Where wf stands for word frequency within each document. The resulting documents-by-words matrix will contain only 1s and 0s, to indicate the presence or absence of the respective word. As the other transformations of simple word frequencies, this transformation will dampen the effect of the raw frequency counts on subsequent computations and analyses.

Logarithmic. Select this option button to analyze and report logs of the raw word frequencies. A common transformation of the raw word frequency counts (wf) is to compute:

 f(wf) = 1+log(wf), for wf>0

This transformation will dampen the raw frequencies and how they will affect the results of subsequent computations.

List of selected words. This list displays the words that were extracted from the documents and their frequencies (the overall word frequencies as well as document frequencies, i.e., number of documents in which they were found). You can sort by each column in the list of extracted and selected words by clicking on the respective column header. For example, to sort by the word itself, click on the Stem/Phrase column header. Click on the Count header to sort by the total word frequencies (click once to sort in ascending order, click again to sort in descending order).

The Stem/Phrase column lists the terms as they were indexed (stored in the internal database, see also the Introductory Overview), i.e., after stemming. This column will also list phrases (user-defined word combinations that should be treated as a whole), if present.

The entries in the Example column show the shortest original words that were reduced to the respective stem, unless such a word is the stem itself, in which case the entry is empty.

The list’s check box controls near each term enable you to select/deselect some of the words in the index. It is important to distinguish between selected and unselected words vs. indexed and non-indexed words. Words or terms can be indexed in the (internal) database but not selected into the word list from which final results are computed (e.g., singular value decomposition). If the Keep unselected words in database for browsing option on the Advanced tab of the Text Mining dialog box is selected, the list will display all words contained in the term-document index, even the ones that did not pass automatic selection conditions; in this case, you can perform word selection manually.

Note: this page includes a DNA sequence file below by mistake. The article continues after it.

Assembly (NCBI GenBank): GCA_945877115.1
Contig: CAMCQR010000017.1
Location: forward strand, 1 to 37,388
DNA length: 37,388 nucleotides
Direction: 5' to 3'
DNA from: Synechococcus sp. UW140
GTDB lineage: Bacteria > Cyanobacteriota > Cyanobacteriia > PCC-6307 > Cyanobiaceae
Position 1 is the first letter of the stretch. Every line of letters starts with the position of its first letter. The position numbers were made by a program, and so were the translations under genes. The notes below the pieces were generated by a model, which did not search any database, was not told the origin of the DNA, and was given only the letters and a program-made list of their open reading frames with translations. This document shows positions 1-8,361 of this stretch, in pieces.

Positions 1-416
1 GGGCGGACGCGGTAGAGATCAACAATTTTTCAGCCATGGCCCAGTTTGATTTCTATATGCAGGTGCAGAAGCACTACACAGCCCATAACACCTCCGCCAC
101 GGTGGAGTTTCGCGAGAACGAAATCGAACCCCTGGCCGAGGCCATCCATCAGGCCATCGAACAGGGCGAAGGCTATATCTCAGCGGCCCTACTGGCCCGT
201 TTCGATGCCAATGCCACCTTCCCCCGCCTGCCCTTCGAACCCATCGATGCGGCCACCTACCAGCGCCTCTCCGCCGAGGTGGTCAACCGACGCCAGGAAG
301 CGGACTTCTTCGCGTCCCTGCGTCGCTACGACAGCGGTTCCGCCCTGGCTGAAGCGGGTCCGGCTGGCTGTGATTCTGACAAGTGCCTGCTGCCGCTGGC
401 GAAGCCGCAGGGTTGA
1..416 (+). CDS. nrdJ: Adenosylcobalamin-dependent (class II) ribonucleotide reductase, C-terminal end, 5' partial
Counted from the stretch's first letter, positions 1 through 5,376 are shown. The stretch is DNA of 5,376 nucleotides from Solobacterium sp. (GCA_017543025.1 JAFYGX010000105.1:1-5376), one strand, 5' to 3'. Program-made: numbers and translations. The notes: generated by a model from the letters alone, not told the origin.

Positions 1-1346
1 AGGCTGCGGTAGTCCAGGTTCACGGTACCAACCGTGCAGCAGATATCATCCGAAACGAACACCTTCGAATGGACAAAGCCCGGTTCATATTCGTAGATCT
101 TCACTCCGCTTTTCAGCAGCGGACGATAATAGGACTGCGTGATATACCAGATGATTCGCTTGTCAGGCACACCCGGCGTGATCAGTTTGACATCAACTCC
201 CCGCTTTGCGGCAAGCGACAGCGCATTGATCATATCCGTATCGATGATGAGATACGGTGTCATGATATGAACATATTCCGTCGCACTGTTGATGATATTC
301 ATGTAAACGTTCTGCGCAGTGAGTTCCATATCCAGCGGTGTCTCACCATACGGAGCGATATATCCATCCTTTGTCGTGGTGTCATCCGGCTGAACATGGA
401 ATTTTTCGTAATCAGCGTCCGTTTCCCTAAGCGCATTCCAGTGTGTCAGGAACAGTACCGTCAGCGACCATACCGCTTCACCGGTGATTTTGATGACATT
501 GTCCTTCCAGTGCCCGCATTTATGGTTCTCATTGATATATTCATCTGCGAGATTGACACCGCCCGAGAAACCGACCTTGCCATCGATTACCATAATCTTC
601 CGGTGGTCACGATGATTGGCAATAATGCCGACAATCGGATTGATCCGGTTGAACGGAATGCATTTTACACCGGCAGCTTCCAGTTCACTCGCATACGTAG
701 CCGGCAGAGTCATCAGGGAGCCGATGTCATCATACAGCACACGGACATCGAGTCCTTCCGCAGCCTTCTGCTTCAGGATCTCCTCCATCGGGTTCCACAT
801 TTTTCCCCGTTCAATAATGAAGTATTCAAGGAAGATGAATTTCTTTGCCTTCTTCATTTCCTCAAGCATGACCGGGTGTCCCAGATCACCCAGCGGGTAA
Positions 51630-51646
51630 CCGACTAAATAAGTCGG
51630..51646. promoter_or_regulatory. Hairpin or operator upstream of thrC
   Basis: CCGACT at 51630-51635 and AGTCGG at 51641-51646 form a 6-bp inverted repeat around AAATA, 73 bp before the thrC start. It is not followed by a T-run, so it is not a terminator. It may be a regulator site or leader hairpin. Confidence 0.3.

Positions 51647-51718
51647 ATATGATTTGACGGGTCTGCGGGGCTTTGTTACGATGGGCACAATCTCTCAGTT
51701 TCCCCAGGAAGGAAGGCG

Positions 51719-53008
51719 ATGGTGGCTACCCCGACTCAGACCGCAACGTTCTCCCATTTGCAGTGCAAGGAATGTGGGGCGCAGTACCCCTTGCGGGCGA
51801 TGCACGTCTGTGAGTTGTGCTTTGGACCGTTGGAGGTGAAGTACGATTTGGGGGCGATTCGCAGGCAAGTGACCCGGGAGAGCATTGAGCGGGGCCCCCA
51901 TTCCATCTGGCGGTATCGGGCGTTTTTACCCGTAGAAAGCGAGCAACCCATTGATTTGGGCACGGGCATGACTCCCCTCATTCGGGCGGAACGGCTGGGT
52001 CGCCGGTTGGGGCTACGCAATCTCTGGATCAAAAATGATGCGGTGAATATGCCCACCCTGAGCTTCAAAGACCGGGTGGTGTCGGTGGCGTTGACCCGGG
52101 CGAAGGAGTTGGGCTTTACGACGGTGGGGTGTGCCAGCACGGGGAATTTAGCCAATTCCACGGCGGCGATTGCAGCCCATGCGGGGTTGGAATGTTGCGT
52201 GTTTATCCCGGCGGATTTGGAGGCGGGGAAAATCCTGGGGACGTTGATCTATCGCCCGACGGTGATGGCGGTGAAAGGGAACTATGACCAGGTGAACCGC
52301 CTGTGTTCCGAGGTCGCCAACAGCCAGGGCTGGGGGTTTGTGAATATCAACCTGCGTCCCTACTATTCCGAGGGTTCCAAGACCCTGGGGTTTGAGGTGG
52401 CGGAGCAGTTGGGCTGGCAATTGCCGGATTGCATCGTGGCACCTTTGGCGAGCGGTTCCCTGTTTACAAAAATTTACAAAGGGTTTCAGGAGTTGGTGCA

The Count column displays the total word frequencies.

The Files column displays the document frequencies of listed words.

Summary. Click this button to generate the term-document matrix (the same results as the option Frequency matrix: word <=> document on the Summary tab). Specifically, the results spreadsheet will contain a row for each input document, and a column for each word. The entries in the cells of the results spreadsheet depend on the option selection in the Frequency (importance/relevance measure) group box in this dialog box. The summary spreadsheet can quickly be turned into an input spreadsheet for subsequent analyses (use the options on the Save results tab to write the respective word statistics to another file or database).

Back. Click this button to close the Results dialog box and return to the Text Mining dialog box.

Options. Click this button to display the Options menu.

Save specs. Click this button to display the Save as file dialog box, where you can save analysis settings in order to reuse them later.